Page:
COPE, Thomas P. (Thomas Pim), 1768-1854
From Quaker Dictionary
Thomas Pim Cope (August 26, 1768 - November 22, 1854) was a merchant from Philadelphia, Pennsylvania.
- Name: Thomas Pim Cope
- Alternative names: Thomas Cope, Thomas P. Cope, T.P. Cope
- Gender: M
- Birth date: 26 August 1768
- Place of birth: Lancaster County, Pa.
- Nationality: US
- Spouse(s): Mary Drinker
- Children: Henry (b. 1793), Francis (b. 1794), Caroline (b. 1796), William Drinker (b. 1798), Caroline Rachel (b. 1802), Alfred (b. 1806), Eleanor (b. 1807)
- Meeting: Philadelphia Monthly Meeting, Philadelphia Monthly Meeting for the Northern District
- Disowned date: --
- Death date: 22 November 1854
- Place of death:
- Works by: Speech: T.P.C. on Banks and Currency (1838)
Thomas Pim Cope was born on August 26, 1768 in Lancaster County, Pennsylavnia to Caleb and Mary (nee Mendenhall) Cope. In 1784 or 1785, he apprenticed himself to his uncle Thomas Mendenhall in Philadelphia, Pennsylvania. Cope married Mary Drinker of Philadelphia on May 17, 1792. The two had four sons and thee daughters. In 1797, Cope helped in the yellow fever times. He contracted the disease, but recovered. T.P. Cope and family transferred membership from Philadelphia Monthly Meeting to the Monthly Meeting for the Northern District, but transferred back in 1806. In 1838, Cope transferred membership to Philadelphia Monthly Meeting for the Southern District. His diary was published by Eliza Cope Harrison under the title of "Philadelphia Merchant."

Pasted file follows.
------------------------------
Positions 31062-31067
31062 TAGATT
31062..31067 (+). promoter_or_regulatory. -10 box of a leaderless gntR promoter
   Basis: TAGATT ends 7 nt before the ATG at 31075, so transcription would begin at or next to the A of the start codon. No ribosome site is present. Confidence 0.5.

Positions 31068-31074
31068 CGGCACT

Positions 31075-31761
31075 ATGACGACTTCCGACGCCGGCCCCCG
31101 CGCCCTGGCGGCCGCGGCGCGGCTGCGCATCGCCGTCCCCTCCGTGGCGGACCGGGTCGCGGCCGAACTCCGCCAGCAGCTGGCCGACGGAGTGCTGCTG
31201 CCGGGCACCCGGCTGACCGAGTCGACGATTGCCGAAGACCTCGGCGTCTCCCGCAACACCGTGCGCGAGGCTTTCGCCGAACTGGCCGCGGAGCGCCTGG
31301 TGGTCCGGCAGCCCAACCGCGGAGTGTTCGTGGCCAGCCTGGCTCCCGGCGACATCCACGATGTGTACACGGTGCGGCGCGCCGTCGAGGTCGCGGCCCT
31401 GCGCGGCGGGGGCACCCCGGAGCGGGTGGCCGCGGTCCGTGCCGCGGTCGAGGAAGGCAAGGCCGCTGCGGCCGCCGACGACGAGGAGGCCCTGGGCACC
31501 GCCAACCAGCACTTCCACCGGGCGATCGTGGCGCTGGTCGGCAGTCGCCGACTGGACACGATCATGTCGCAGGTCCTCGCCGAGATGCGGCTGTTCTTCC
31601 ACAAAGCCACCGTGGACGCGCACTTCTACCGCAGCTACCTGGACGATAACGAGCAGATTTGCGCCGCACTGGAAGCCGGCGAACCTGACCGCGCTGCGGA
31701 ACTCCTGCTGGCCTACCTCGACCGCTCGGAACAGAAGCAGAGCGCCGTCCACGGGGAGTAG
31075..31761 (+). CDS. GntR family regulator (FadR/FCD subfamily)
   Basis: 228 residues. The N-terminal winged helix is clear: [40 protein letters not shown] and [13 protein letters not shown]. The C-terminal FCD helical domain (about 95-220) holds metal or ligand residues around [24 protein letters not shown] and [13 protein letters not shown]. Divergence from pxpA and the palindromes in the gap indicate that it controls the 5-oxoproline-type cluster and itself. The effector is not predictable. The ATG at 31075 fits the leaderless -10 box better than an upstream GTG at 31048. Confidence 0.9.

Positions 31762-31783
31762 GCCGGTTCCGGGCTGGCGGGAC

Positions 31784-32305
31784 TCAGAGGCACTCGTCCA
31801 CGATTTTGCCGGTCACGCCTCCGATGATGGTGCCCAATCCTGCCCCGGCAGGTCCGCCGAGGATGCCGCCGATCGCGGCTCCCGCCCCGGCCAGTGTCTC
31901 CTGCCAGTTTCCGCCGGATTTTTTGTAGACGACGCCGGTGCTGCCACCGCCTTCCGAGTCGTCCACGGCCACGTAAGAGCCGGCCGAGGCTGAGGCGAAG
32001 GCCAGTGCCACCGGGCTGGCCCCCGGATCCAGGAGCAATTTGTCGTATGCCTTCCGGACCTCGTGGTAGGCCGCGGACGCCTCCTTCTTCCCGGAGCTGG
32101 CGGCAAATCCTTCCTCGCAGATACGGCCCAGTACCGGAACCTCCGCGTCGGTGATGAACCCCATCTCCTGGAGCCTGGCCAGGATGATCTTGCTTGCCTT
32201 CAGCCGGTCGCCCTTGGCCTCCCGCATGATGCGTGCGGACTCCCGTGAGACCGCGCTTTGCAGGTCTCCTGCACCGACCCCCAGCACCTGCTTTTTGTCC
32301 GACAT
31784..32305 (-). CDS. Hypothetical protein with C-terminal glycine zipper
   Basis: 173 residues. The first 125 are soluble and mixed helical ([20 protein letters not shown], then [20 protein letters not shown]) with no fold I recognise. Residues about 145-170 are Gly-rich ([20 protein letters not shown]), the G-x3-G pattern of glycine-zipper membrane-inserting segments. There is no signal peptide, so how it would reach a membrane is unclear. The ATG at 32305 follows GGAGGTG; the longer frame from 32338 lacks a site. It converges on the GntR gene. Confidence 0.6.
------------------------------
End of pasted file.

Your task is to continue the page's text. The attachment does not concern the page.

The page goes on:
By 1790, Thomas Pim Cope partnered with his employer and became a merchant. His first ship, the "Lancaster" was built in 1807. This was followed by a large fleet, all identified by a black maltese cross on the mainsail. In 1821, he established his packet line between Philadelphia and Liverpool, England. The success of his various enterprises led to his owning the largest mercantile business in America at the time. At his death, the business was carried on by his sons, Henry and Alfred, trading as H&A Cope. In 1880, it was sold in the face of rising competition from steamships. Thomas Cope's estate was valued at $1,474,000, much of which was left to Henry and Alfred since they were running the business. He favored the constructions of the Delaware and Chesapeake Canal, and the Pennsylvania Railroad. Cope also became President of Philadelphia's Board of Trade.
By securing Lemon Hill in 1797, Cope helped to create Fairmount Park in Philadelphia. In 1801, he helped to furnish abundant water from the Schuylkill. In 1837, Cope delivered a speech to Constitutional Convention of Pennsylavnia in Philadelphia, which would later be published. He was on the first board of Haverford College.
- Jour. Friends Hist. Soc., 14:24.
- Die. Am. Biog., 4:421.
- Chandler, Thomas P. Cope, esq., Taken from Hunt Merchants' Magazine, 201849)=355.
- Lippincott's Biog. Dictionary, p. 712. Sharpless, A Quaker experiment in gov't., 2:275
- Jos. Smith's Cat., suppl. p. 91.
- Hinshaw's Encyclopedia, 2.